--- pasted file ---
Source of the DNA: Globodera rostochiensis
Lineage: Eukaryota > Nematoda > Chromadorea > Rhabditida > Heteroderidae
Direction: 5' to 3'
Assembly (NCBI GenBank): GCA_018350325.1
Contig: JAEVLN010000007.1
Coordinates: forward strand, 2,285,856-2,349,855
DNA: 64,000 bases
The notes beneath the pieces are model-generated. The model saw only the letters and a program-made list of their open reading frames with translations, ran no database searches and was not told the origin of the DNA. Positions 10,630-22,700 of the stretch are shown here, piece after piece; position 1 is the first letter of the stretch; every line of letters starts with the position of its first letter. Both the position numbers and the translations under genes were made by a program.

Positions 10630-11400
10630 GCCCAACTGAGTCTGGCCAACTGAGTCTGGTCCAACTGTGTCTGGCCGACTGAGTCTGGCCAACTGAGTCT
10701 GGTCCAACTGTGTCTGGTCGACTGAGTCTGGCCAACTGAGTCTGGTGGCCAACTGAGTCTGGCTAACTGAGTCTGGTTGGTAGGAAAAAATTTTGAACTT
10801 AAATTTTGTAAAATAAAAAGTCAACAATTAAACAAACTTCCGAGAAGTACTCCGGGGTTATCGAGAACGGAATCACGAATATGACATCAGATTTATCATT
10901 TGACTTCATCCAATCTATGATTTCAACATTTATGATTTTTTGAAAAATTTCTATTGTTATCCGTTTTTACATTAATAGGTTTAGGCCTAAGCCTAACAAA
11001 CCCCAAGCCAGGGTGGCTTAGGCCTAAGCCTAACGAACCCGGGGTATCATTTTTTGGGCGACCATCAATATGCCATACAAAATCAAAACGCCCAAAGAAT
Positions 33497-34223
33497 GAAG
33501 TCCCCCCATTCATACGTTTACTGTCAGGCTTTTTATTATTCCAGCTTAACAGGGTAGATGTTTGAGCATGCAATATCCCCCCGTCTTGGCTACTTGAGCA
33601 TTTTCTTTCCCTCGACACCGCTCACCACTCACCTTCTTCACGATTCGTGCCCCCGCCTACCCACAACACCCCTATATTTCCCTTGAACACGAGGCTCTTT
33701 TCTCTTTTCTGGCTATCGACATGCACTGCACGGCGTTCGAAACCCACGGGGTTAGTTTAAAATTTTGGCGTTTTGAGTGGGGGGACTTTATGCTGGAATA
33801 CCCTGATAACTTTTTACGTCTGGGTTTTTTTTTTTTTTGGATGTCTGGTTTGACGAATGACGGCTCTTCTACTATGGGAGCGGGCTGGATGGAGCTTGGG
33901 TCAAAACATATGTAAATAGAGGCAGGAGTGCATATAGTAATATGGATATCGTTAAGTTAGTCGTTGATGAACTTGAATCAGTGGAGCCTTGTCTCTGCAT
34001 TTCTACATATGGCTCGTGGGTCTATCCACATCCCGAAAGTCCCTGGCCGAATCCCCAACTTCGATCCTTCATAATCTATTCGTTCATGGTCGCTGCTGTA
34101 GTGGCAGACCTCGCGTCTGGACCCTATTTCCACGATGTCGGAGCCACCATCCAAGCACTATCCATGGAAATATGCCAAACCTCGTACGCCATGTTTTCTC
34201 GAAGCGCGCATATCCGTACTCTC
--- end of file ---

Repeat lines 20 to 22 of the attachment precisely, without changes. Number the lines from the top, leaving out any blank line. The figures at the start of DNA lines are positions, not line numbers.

33801 CCCTGATAACTTTTTACGTCTGGGTTTTTTTTTTTTTTGGATGTCTGGTTTGACGAATGACGGCTCTTCTACTATGGGAGCGGGCTGGATGGAGCTTGGG
33901 TCAAAACATATGTAAATAGAGGCAGGAGTGCATATAGTAATATGGATATCGTTAAGTTAGTCGTTGATGAACTTGAATCAGTGGAGCCTTGTCTCTGCAT
34001 TTCTACATATGGCTCGTGGGTCTATCCACATCCCGAAAGTCCCTGGCCGAATCCCCAACTTCGATCCTTCATAATCTATTCGTTCATGGTCGCTGCTGTA